Crossway will be releasing a new book by John Piper later in the month entitled, What Jesus Demands of the World. I’m looking forward to it as it will address that God does make demands of us, and our existence in Christ is more than just a grand indicative. We do have a responsibility before Him to obey Him, submit to His Word and keep His commandments. Not to earn grace, not to merit favor, but precisely because of His Grace freely given, live lives of "grace motivated obedience". Without it, we cannot and are not His disciples no matter how much of God’s monergistic ways we can clearly articulate to others.
This tendency is in my opinion the bane of Reformed Christians and many Reformed Churches. I have encountered far too many people in Reformed Churches who by their lives, espouse a theology that God will somehow sanctify them in this life without any necessary "work" or "effort" on their part to live in obedience. Or they seem to think that living in obedience is a relatively easy thing to do like keeping a few golden rules, and not the battle, warfare, utterly exhausting, yet amazingly joy filled struggle that Scripture teaches that it is.
Below is an excerpt from the beginning of the book where Piper writes on how to approach reading this work. You can find it here. I look forward to reading it and commenting on it.
A few words about the title What Jesus Demands from the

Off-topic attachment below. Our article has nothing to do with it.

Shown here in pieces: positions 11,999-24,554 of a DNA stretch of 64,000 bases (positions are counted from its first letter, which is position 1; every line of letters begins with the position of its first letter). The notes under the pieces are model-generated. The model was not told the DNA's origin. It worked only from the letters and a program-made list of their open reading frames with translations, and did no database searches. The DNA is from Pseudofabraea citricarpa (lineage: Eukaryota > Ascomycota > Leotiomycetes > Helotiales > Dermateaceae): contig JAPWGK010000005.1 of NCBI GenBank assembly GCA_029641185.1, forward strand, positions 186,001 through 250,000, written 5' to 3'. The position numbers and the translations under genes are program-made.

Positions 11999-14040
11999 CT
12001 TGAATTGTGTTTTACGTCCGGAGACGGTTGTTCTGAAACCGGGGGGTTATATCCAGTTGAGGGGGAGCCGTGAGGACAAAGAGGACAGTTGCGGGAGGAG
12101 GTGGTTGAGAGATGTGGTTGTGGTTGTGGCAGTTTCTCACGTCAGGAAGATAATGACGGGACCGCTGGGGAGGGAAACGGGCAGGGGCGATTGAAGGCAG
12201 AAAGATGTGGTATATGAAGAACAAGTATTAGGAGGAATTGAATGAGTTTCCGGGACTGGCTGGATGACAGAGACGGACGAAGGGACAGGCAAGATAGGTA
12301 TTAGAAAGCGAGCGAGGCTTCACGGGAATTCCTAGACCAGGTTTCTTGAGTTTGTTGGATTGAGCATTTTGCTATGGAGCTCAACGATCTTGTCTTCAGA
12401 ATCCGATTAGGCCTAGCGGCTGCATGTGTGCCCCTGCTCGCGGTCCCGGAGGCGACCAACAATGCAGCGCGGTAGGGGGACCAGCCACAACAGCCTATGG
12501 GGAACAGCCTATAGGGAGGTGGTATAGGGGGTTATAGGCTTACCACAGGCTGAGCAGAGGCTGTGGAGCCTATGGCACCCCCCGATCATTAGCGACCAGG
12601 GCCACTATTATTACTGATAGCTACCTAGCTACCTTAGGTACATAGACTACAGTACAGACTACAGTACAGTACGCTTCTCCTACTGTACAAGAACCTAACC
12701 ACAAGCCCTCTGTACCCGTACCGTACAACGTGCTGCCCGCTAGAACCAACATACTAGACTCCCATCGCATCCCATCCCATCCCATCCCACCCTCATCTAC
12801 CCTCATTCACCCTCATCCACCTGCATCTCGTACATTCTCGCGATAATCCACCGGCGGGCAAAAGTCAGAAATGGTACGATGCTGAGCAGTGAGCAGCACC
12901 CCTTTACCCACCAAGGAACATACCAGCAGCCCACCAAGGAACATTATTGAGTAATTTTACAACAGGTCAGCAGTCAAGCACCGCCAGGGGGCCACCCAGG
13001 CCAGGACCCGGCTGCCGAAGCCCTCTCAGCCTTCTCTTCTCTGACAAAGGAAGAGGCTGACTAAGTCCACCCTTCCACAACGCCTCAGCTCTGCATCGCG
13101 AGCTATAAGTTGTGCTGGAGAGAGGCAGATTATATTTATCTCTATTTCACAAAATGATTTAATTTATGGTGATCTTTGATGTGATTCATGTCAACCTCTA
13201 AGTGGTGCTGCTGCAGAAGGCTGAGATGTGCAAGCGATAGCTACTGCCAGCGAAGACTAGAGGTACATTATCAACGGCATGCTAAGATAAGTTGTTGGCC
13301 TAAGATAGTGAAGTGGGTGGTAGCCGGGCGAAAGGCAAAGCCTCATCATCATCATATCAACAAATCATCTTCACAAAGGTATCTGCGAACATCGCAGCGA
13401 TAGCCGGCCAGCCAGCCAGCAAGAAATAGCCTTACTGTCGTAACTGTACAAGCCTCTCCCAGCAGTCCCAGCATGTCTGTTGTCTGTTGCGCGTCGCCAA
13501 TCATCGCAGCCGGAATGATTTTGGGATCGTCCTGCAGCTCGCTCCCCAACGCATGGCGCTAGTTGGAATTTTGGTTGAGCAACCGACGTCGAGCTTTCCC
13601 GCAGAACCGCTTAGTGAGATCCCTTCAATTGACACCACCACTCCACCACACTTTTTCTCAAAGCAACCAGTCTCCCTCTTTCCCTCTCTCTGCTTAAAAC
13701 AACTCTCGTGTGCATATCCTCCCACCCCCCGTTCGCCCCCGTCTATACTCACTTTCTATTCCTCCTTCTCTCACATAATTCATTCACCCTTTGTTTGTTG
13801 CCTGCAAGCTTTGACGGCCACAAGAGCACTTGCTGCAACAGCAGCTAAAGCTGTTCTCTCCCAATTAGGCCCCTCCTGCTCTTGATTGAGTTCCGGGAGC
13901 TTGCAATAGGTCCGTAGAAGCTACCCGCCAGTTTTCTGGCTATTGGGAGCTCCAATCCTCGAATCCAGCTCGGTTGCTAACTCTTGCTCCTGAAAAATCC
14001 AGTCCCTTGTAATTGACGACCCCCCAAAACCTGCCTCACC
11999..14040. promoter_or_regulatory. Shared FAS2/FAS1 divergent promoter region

World. I am aware that the word demands is jarring to many modern ears. It
feels harsh, severe, strict, stark, austere, abrasive. The reason I choose that
word is to confront some of the underlying causes for why it would feel offensive to portray Jesus as demanding. My
conviction is that if we rightly understand Jesus’ demands, and if we are
willing to ﬁnd in him our supreme joy, his demands will not feel severe but
sweet. They would land on us the way the Lady’s commands landed on the beasts
in C. S. Lewis’s novel Perelandra: “The beasts would not think it hard if I
told them to walk on their heads. It would become their delight to walk in
their heads. I am His beast, and all His biddings are joys.”
But it would be a cheap and superficial spin to give the
impression that Jesus does not in fact often speak abrasively and sound severe.
This is true not only toward his adversaries, the scribes and Pharisees—for
example, in Matthew 23, where he calls them children of hell (v. 15), “blind
fools” (v. 17), “blind guides” (vv. 16, 24), “hypocrites” (v. 27), “whitewashed
tombs” (v. 27), and “brood of vipers” (v. 33). It is also true toward his
disciples. For example, he says, “If you . . . who are evil, know how to give good
gifts to your children . . .” (Matt.7:11);
and to Peter, “Get behind me, Satan! For you are not setting your mind on the
things of God, but on the things of man” (Mark 8:33)and again to Peter, referring to John’s destiny, “What is that to you? You
follow me!” (John 21:22).
And after a blunt and jarring teaching in John 6 (“Whoever
feeds on my ﬂesh and drinks my blood has eternal life,” v. 54), John comments that
when “many of his disciples heard it, they said, ‘This is a hard saying; who
can listen to it?’ . . . After this many of his disciples turned back and no
longer walked with him’” (vv. 60, 66). Such was the price of how he spoke. My
aim is not to gloss over the tough implications of the word “demands” or to
soften the “hard” sayings of Jesus; the aim is to be changed in our hearts and in our understanding to such a degree that the tough Jesus
is as sweet to us as the tender Jesus.